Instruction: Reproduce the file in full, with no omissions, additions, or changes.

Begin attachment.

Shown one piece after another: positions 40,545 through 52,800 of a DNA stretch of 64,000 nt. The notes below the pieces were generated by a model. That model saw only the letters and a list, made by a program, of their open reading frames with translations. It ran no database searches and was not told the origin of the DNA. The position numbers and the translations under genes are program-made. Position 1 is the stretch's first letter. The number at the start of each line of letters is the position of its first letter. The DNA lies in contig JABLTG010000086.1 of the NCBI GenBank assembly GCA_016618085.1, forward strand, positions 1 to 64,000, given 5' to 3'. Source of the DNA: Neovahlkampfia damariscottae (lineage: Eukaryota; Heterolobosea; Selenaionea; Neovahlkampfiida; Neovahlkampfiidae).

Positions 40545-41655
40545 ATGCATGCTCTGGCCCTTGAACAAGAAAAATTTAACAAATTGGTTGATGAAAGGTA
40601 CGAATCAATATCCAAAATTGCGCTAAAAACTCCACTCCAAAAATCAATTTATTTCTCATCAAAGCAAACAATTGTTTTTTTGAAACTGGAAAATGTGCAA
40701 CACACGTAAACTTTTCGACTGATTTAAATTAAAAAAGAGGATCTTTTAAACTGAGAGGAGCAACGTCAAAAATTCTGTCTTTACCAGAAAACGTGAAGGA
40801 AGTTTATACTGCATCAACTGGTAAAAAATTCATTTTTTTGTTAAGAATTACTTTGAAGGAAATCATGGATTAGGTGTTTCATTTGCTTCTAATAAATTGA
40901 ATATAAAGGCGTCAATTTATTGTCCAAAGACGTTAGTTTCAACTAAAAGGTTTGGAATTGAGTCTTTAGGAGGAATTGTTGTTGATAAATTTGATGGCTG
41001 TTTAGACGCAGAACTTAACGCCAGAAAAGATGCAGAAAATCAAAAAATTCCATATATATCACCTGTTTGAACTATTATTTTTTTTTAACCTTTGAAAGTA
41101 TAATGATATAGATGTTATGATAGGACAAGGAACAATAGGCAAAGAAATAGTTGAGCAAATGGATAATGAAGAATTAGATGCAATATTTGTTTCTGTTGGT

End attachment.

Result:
Shown one piece after another: positions 40,545 through 52,800 of a DNA stretch of 64,000 nt. The notes below the pieces were generated by a model. That model saw only the letters and a list, made by a program, of their open reading frames with translations. It ran no database searches and was not told the origin of the DNA. The position numbers and the translations under genes are program-made. Position 1 is the stretch's first letter. The number at the start of each line of letters is the position of its first letter. The DNA lies in contig JABLTG010000086.1 of the NCBI GenBank assembly GCA_016618085.1, forward strand, positions 1 to 64,000, given 5' to 3'. Source of the DNA: Neovahlkampfia damariscottae (lineage: Eukaryota; Heterolobosea; Selenaionea; Neovahlkampfiida; Neovahlkampfiidae).

Positions 40545-41655
40545 ATGCATGCTCTGGCCCTTGAACAAGAAAAATTTAACAAATTGGTTGATGAAAGGTA
40601 CGAATCAATATCCAAAATTGCGCTAAAAACTCCACTCCAAAAATCAATTTATTTCTCATCAAAGCAAACAATTGTTTTTTTGAAACTGGAAAATGTGCAA
40701 CACACGTAAACTTTTCGACTGATTTAAATTAAAAAAGAGGATCTTTTAAACTGAGAGGAGCAACGTCAAAAATTCTGTCTTTACCAGAAAACGTGAAGGA
40801 AGTTTATACTGCATCAACTGGTAAAAAATTCATTTTTTTGTTAAGAATTACTTTGAAGGAAATCATGGATTAGGTGTTTCATTTGCTTCTAATAAATTGA
40901 ATATAAAGGCGTCAATTTATTGTCCAAAGACGTTAGTTTCAACTAAAAGGTTTGGAATTGAGTCTTTAGGAGGAATTGTTGTTGATAAATTTGATGGCTG
41001 TTTAGACGCAGAACTTAACGCCAGAAAAGATGCAGAAAATCAAAAAATTCCATATATATCACCTGTTTGAACTATTATTTTTTTTTAACCTTTGAAAGTA
41101 TAATGATATAGATGTTATGATAGGACAAGGAACAATAGGCAAAGAAATAGTTGAGCAAATGGATAATGAAGAATTAGATGCAATATTTGTTTCTGTTGGT